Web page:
Federal officials have reportedly opened a criminal probe into whether former Republican Senate candidate Christine O’Donnell broke the law by using campaign money to pay personal expenses, the Associated Press reported Wednesday.
The feds are looking into whether O’Donnell’s spent $20,000 dollars in campaign money on personal expenses and rent, MSNBC reported. The probe stems from a complaint by the group Citizens For Responsibility And Ethics In Washington (CREW) which was filed back in September.A person speaking on condition of anonymity told the AP of the probe, and said two federal prosecutors and two FBI agents in Delaware are handling the investigation, which has not been sent to a grand jury. A spokewoman for the U.S. attorney’s office in Delaware did not immediately respond to TPM’s message seeking comment.
[TPM SLIDESHOW: Christine O’Donnell:Anti-Masturbation Crusader. Witchcraft Dabbler. Republican Senate Nominee.]
O’Donnell set a state record by raising more than $7.3 million for her campaign but has faced questions about her campaign finances. TPM reported that her last minute campaign hires included an anti-gay crusader and that she spent $200,000 on her “I’m Not A Witch” and Yale ads.
When CREW made the complaint back in September, O’Donnell’s lawyer attacked the organization by arguing that the group lacked credibility because of donations from George Soros.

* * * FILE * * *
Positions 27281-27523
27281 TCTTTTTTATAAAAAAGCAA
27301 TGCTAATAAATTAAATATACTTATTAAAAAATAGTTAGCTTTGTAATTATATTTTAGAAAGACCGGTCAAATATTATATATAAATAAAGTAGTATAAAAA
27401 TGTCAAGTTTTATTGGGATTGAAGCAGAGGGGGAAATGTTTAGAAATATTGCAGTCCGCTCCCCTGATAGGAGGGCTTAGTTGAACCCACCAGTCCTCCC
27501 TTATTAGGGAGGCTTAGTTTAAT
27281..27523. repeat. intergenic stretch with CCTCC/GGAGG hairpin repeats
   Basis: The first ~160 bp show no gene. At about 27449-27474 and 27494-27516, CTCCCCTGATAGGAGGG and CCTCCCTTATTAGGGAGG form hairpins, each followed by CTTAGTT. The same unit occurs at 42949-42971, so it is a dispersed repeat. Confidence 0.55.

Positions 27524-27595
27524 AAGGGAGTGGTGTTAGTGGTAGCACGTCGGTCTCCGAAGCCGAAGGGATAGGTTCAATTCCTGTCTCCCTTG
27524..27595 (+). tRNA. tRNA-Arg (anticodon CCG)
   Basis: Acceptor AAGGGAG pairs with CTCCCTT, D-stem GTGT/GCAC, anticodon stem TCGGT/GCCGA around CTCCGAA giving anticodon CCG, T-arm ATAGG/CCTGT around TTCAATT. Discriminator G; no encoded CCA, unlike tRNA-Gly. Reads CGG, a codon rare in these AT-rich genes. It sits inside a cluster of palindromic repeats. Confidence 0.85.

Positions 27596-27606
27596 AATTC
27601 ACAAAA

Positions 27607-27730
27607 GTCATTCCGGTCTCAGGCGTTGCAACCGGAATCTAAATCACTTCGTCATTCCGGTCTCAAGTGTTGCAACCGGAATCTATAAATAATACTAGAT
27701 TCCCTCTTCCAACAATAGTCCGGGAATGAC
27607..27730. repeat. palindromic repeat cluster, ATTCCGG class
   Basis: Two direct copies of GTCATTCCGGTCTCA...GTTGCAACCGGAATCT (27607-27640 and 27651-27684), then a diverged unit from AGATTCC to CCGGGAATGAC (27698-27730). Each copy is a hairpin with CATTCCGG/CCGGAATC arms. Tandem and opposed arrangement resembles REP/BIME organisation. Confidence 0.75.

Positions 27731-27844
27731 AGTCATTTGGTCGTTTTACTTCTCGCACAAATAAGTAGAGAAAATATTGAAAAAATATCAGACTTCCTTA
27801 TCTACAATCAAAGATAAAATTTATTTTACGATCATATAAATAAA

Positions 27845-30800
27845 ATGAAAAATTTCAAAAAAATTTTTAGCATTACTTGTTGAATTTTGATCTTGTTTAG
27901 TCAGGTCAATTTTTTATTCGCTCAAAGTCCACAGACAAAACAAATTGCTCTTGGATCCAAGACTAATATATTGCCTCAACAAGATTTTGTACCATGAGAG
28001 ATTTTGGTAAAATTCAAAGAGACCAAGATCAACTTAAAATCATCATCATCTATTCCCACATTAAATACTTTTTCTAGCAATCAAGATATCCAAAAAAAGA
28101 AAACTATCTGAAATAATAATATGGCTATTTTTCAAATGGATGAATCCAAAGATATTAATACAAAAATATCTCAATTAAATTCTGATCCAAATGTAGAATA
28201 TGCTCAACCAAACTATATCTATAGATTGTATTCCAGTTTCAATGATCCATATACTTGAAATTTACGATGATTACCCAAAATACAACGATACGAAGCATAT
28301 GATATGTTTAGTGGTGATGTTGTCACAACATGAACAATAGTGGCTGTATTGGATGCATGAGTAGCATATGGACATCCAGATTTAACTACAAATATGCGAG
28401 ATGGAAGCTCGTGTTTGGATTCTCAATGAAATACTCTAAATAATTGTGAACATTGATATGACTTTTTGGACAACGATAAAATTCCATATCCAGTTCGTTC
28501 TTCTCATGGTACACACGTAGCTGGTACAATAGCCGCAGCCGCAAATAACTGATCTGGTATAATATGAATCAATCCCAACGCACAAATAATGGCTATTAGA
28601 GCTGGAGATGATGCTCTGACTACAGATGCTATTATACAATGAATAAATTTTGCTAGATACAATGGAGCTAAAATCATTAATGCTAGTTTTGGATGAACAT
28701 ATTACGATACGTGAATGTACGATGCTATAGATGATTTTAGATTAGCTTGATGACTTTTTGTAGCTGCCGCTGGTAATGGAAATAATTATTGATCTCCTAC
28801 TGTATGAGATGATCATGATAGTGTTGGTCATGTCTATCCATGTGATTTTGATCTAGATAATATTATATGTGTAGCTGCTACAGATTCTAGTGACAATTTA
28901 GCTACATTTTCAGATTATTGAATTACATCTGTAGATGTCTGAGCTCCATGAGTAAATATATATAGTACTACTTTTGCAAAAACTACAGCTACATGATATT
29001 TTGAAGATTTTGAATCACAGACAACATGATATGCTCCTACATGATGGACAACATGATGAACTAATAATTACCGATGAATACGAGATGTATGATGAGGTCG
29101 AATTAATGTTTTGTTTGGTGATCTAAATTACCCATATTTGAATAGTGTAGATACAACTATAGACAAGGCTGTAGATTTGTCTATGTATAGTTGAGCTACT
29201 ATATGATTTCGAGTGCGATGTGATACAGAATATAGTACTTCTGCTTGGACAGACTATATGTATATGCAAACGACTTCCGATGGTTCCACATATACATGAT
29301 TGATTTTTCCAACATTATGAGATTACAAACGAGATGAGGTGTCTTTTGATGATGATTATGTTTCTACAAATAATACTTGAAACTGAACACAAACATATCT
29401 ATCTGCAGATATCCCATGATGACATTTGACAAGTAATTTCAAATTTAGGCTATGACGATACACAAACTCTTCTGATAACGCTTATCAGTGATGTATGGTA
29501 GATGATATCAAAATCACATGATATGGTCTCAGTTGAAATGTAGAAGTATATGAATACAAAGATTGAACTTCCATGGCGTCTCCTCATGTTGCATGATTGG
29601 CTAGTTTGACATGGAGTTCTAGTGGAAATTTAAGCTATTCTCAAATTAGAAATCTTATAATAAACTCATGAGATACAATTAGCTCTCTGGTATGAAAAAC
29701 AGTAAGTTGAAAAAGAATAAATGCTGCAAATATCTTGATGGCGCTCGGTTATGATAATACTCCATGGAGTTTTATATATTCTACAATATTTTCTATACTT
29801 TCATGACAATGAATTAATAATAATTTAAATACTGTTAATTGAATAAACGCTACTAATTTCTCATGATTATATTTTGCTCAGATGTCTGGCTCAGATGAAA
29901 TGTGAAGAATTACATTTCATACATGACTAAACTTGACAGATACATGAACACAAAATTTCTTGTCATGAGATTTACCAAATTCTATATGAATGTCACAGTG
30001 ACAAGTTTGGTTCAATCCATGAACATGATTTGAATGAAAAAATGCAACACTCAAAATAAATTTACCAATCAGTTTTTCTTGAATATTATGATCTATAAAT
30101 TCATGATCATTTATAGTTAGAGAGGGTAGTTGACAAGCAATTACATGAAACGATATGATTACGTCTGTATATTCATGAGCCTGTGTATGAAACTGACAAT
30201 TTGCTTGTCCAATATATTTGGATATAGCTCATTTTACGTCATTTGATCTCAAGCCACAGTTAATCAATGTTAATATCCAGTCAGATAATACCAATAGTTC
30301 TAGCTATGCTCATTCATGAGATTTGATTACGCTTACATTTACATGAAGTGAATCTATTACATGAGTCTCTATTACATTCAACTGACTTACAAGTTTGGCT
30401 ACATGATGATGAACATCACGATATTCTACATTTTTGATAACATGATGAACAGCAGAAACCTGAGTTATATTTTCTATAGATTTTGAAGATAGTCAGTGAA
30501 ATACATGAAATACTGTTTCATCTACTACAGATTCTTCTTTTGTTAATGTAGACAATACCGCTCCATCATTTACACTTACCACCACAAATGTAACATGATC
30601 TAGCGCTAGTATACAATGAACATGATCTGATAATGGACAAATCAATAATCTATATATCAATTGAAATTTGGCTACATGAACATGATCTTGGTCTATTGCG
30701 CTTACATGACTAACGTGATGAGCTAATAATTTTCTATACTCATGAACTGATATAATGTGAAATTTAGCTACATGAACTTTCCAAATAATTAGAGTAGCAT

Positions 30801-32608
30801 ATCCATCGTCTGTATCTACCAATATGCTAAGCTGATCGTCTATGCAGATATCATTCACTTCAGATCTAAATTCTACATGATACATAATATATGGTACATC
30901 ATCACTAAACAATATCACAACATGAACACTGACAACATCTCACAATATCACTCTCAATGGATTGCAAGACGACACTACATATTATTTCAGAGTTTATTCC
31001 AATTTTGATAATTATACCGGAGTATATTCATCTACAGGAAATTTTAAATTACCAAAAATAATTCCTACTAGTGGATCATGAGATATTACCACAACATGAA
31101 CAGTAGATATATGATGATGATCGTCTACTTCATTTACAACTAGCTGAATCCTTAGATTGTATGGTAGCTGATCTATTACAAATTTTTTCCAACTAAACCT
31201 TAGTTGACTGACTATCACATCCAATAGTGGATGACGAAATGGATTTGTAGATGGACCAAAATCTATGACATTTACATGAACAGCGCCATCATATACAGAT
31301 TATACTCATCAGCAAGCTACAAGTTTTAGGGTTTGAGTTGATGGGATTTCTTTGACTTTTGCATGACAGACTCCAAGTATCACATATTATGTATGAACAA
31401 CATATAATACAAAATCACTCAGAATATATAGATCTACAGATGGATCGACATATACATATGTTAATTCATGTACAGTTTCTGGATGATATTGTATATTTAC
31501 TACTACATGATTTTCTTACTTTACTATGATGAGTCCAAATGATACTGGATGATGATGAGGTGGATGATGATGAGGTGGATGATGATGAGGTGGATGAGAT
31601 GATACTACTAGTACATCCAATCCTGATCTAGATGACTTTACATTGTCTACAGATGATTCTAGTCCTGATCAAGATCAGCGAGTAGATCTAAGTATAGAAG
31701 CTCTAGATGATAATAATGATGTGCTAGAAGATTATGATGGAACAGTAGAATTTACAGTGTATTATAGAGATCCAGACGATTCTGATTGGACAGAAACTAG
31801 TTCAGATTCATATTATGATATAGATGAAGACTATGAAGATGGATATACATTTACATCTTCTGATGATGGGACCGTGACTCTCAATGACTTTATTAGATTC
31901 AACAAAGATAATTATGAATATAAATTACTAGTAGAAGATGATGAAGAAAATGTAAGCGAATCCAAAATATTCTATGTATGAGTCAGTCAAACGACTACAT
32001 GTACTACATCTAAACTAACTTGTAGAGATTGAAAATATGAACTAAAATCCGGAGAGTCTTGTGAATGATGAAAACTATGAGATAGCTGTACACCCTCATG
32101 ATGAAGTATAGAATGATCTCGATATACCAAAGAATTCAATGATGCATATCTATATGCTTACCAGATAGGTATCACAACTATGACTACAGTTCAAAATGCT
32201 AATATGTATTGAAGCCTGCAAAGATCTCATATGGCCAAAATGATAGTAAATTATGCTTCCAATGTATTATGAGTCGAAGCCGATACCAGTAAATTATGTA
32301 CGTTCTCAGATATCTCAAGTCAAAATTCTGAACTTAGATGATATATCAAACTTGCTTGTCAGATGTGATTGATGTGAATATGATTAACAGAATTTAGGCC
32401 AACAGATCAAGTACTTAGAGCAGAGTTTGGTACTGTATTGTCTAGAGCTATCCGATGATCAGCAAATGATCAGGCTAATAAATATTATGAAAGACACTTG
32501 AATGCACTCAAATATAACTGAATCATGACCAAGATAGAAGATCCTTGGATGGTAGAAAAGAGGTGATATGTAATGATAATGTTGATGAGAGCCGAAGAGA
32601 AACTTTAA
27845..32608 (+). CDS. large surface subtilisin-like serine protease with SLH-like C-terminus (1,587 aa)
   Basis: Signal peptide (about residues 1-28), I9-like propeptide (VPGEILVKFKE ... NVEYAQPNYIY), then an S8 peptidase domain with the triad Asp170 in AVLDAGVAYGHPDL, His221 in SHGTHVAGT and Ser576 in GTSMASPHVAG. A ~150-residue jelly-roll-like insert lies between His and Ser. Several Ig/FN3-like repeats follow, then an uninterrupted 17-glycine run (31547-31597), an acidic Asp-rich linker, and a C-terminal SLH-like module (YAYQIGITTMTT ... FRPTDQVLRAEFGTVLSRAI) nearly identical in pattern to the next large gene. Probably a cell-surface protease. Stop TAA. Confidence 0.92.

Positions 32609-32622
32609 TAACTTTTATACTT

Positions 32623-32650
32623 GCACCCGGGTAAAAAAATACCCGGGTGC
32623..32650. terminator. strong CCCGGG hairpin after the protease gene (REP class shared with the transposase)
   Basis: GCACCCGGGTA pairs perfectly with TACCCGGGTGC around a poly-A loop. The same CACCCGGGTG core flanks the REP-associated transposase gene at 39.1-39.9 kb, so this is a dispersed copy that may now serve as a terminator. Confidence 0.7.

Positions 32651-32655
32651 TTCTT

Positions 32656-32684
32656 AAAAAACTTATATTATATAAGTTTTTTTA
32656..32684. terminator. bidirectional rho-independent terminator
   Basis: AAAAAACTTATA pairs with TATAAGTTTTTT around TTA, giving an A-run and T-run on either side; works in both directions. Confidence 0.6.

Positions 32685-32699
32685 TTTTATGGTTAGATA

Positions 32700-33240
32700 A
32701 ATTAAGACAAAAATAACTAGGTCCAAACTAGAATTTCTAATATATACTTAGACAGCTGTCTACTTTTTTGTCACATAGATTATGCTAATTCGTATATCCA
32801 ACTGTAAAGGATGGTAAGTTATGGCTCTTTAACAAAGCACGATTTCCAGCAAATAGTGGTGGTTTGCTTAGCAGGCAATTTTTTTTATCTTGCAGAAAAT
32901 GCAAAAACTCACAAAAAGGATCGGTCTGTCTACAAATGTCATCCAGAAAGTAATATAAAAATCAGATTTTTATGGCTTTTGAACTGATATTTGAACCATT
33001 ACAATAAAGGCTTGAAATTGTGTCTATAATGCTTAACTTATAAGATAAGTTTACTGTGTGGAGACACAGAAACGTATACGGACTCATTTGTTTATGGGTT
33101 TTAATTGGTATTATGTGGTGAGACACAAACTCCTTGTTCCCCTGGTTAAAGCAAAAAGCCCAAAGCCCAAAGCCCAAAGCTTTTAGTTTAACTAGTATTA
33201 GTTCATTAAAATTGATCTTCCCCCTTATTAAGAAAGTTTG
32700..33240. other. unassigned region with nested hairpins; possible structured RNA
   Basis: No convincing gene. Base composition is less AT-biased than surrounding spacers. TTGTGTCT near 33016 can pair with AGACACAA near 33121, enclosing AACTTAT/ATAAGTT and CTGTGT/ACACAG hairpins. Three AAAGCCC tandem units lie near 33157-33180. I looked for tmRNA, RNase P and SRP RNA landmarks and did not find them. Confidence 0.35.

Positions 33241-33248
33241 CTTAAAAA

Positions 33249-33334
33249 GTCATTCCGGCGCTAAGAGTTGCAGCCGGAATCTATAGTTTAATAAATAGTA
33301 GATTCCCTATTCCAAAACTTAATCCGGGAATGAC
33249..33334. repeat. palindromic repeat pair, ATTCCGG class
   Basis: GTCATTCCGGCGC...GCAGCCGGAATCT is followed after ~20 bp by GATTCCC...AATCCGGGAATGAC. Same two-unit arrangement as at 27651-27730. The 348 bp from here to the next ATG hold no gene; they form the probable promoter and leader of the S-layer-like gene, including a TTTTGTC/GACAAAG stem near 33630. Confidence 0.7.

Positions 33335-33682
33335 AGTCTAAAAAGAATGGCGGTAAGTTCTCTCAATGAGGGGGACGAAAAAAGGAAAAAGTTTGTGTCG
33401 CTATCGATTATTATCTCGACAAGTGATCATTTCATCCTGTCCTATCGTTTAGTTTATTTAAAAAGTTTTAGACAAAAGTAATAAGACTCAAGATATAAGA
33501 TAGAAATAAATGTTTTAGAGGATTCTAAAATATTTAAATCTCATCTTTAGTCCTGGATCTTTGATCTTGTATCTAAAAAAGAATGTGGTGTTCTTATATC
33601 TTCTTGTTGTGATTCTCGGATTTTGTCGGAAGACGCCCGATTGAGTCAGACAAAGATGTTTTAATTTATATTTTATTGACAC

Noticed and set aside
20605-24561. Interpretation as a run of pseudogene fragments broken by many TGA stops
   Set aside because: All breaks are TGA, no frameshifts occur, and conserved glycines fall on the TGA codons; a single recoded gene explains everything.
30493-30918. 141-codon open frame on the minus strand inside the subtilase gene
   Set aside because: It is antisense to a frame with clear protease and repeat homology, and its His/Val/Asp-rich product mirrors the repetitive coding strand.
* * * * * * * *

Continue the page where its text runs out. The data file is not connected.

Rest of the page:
But O’Donnell basically admitted that CREW’s main charge were true back in October, conceding she used campaign cash to pay rent on her Delaware town house because it doubled as campaign headquarters, which CREW charged amounted to using her primary campaign “as her personal ATM.” Commission rules “say candidates can’t use campaign money for their mortgage or rent ‘even if part of the residence is being used by the campaign’.”
Late Update: The AP reports that the complaint is based largely on a sworn statement by David Keegan, who was a campaign finance consultant for O’Donnell.
Also, CREW Executive Melanie Sloan told the AP in September that O’Donnell thought that no one “would look at her campaign finances very closely because she was not considered a serious candidate.” Looking at Federal Election Commission Requests for Additional Information, it appears O’Donnell’s assumption about her unimportance was correct until mid November of 2010. Though she had been filing FEC discolsure forms since 2008, five of the six requests for additional information were filed on November 16 or later.
Additional reporting by Alex Sciuto.